There were plenty of offensive players around college football, such as Robert Griffin III, Montee Ball, Trent Richardson, David Wilson and Sammy Watkins, who enjoyed eye-opening breakout performances last season.
However, when it came to the defensive side of the ball, no other player in the country could compare to what LSU CB Tyrann Mathieu was able to accomplish on the field, and no defender created as much of a buzz off of it as Mathieu did.
Last season, the small but feisty corner stepped into the starting lineup in Baton Rouge, replacing former mentor Patrick Peterson, and proved to be one of the biggest defensive difference-makers in the country.
In 2011, Mathieu racked up 76 total tackles, broke up nine passes, hauled in two interceptions, forced six fumbles and scored two touchdowns apiece on punt returns and fumble returns.
For his efforts, the 5'9'', 175-pound junior was showered with numerous postseason honors and All-American accolades, awarded with the Bednarik Trophy and was surprisingly invited to take a trip to New York City as a Heisman finalist—a rare feat for a defensive player.
It was truly remarkable to watch Mathieu’s “Honey Badger” hype build with momentum week after week, and rarely have we ever seen a defensive player in college football garner the kind of media attention that the tenacious Tigers corner did last year.
Mathieu will surely be one of the most talked about players in college football this offseason, and he’s sure to find his name on plenty of preseason All-American lists, as well as find his face on numerous college football preview magazine covers.
While he may already be considered one of the top college players in the country, the question is, is Mathieu destined to be the third-straight LSU cornerback selected in the first round of the NFL draft?
Personally, I think he’s going to have some more work to do this season if he wants to show NFL scouts that he's truly one of the top pro prospects in college football, and I have my doubts about whether he really belongs in the conversation as his former highly-touted teammates Morris Claiborne and Patrick Peterson.
There's no disputing that Mathieu put together an outstanding campaign in 2011, but it doesn't change the fact that his small and slight frame will be an obvious disadvantage in the pros.
It doesn't change the fact that Mathieu isn't an elite athlete like some of the other members of the LSU defense like Barkevious Mingo and Eric Reid.
And it also doesn't change the fact that he doesn't possesses the man-to-man coverage skills to be a lock down corner in the NFL.
If you watched the 2012 BCS National Championship Game, you know that Alabama tested Mathieu on a few different occasions that night in New Orleans. To put it gently, let’s just say he didn’t pass the test, as Mathieu turned out to be a complete non-factor in the embarrassing loss to the Tide, and he actually ended up getting beat on almost all of the passes that were thrown in his direction.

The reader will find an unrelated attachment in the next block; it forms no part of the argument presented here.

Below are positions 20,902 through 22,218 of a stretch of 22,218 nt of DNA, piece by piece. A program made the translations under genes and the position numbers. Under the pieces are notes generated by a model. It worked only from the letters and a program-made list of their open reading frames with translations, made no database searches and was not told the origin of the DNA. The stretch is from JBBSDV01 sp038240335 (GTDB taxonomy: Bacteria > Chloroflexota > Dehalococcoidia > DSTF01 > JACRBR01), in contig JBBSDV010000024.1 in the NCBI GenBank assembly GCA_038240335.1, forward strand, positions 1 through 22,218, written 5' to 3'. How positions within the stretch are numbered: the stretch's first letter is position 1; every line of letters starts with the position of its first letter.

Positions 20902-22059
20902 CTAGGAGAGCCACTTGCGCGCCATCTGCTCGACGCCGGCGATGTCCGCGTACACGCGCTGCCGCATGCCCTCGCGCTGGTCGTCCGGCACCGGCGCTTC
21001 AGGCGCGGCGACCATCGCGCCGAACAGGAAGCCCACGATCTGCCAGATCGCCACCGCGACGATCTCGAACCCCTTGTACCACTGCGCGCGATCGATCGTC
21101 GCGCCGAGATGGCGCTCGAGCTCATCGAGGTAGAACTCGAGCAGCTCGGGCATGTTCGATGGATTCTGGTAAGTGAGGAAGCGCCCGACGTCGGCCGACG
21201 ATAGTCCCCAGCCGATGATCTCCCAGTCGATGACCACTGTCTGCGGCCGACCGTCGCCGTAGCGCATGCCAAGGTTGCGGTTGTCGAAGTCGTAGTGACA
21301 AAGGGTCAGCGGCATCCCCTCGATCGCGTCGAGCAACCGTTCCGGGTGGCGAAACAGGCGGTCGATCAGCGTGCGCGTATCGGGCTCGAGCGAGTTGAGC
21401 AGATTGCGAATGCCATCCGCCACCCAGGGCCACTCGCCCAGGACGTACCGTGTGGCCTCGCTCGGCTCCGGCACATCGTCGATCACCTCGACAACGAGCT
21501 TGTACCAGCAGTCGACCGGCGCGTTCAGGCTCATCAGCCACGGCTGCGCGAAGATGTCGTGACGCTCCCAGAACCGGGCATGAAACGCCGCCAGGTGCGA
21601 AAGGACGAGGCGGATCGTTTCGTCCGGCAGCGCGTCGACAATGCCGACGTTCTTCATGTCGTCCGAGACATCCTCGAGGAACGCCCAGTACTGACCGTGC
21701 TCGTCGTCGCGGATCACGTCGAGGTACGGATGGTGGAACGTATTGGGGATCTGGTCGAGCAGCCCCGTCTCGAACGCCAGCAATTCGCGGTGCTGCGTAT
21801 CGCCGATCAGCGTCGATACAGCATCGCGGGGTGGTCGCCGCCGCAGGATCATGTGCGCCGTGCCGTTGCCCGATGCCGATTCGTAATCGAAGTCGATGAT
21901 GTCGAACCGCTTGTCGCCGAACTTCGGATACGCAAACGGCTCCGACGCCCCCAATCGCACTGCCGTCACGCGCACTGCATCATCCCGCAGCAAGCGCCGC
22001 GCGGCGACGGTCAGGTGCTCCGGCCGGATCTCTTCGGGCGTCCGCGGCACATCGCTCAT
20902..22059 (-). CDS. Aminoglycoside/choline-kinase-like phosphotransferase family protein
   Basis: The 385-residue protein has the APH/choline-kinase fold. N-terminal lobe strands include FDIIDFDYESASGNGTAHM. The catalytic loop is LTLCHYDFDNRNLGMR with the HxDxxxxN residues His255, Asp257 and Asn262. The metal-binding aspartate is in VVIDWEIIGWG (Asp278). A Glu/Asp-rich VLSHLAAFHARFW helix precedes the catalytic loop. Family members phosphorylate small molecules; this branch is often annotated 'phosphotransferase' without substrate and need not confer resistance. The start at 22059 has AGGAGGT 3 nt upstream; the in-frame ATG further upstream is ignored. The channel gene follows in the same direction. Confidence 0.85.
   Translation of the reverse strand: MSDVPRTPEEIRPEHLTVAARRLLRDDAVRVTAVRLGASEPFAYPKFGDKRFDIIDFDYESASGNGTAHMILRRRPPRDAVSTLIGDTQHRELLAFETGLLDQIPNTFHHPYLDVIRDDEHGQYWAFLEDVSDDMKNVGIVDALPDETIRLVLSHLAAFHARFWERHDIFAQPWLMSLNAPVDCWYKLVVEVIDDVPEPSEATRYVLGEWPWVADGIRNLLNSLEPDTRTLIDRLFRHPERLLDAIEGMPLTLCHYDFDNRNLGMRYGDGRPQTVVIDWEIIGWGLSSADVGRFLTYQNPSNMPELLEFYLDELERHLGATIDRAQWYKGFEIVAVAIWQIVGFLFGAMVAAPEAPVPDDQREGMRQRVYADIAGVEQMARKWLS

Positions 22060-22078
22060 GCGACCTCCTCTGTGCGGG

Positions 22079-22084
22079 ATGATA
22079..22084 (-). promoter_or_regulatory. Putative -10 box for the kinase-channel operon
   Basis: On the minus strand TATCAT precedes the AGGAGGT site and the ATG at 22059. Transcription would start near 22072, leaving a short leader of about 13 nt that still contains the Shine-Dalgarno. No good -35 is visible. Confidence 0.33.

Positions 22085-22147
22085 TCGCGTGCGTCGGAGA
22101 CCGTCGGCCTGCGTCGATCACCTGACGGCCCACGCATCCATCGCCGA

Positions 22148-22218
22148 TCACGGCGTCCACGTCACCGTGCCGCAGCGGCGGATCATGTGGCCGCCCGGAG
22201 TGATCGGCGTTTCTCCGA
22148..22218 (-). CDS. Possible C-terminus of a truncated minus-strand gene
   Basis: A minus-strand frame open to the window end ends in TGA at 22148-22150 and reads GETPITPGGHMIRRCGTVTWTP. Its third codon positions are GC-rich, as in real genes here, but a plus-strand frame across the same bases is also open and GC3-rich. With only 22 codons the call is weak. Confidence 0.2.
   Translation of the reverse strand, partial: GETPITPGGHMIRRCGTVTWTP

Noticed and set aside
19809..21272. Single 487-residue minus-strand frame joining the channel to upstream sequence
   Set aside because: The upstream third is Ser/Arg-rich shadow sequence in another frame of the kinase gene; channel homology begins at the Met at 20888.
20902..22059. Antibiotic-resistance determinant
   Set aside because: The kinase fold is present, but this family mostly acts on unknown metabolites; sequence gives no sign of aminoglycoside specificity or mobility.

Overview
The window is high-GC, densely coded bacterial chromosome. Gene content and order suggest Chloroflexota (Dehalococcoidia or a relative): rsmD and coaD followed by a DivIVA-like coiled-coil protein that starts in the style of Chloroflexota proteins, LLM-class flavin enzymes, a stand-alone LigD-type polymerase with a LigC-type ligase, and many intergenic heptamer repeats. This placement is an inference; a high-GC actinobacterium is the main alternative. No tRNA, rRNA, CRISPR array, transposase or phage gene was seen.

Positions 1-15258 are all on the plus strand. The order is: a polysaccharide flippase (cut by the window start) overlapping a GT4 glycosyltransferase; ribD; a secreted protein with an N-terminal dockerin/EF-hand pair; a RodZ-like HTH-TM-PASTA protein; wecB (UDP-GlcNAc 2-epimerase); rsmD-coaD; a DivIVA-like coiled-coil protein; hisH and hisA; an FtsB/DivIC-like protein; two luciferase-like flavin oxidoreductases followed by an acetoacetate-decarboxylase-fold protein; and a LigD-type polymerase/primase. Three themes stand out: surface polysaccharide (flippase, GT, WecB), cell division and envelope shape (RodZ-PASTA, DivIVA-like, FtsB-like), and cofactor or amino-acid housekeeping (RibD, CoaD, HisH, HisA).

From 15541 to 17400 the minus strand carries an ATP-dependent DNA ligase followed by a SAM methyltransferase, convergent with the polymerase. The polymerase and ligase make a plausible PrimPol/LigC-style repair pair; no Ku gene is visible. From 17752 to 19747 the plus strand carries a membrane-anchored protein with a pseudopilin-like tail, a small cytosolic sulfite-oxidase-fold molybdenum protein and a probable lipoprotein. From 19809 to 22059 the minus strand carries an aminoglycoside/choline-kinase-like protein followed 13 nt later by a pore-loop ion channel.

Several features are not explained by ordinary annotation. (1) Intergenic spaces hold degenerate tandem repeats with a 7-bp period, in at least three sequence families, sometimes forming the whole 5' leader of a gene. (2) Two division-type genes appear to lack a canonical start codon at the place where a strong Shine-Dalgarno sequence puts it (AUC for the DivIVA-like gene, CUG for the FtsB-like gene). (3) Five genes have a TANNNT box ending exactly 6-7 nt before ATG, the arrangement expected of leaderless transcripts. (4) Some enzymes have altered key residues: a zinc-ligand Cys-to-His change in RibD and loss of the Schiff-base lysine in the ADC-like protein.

One bad performance shouldn’t overshadow all that Mathieu accomplished last season, but it does show evident weaknesses and flaws in his overall game.
For as good as Mathieu was last season, you could make the case that he was only the fourth best player on his own defense. Fellow cornerback Morris Claiborne, the No. 6 overall pick in this year’s draft, and defensive ends Barkevious Mingo and Sam Montgomery, who will both likely be top 20 selections in the 2013 draft, played just as big of a role in the Tigers’ defensive success as Mathieu did last year, even though they didn’t receive nearly the same amount of publicity.
Yes, Mathieu made plenty of highlight-reel plays in 2011, but being a YouTube star with a fun gimmick and being an elite NFL prospect who scouts covet are two very different things.
Causing the occasional fumble and running into the backfield unblocked on a corner blitz is great and all, but they aren’t exactly skills that NFL teams are searching for in the much desired cover corners that are desperately needed in today’s pass-happy NFL.
Mathieu may “take what he wants,” but you know who else takes what they want?
Calvin Johnson, Larry Fitzgerald, Andre Johnson, Hakeem Nicks, Roddy White, A.J. Green and the many other big, physically superior receivers that are found in the NFL. Having a fearless attitude can only get you so far in a fight before the bigger, stronger opponent eventually prevails.
There should be plenty of cornerbacks like N.C. State’s David Amerson, Mississippi State’s Johnthan Banks, Oklahoma State’s Justin Gilbert, Alabama’s Dee Milliner, Michigan State’s Johnny Adams and Florida State’s Xavier Rhodes that will all potentially be in the first-round mix for the 2013 draft, and it remains to be seen where Mathieu will fit in amongst that group.
While the Honey Badger will hog most of the preseason publicity, personally, if I were an NFL GM, I would be more focused on Mathieu’s three defensive counterparts—defensive ends Sam Montgomery and Barkevious Mingo and safety Eric Reid—this season.
Unlike Mathieu, I do believe that Montgomery, Mingo and Reid have what it takes to be elite defensive prospects for next year’s draft.
Mathieu can be used effectively in the right role in the NFL (there’s no shame in being a solid and dependable nickel corner), however, I just don’t think that he’s shown that he can be a No. 1 corner for a pro defense yet.
The good news is: The Honey Badger's got another season to prove me wrong, and he very well may do so. However, I certainly wouldn't be surprised if Mathieu ultimately doesn't turn out to be the coveted cornerback commodity that many will surely make him out to be over the next few months.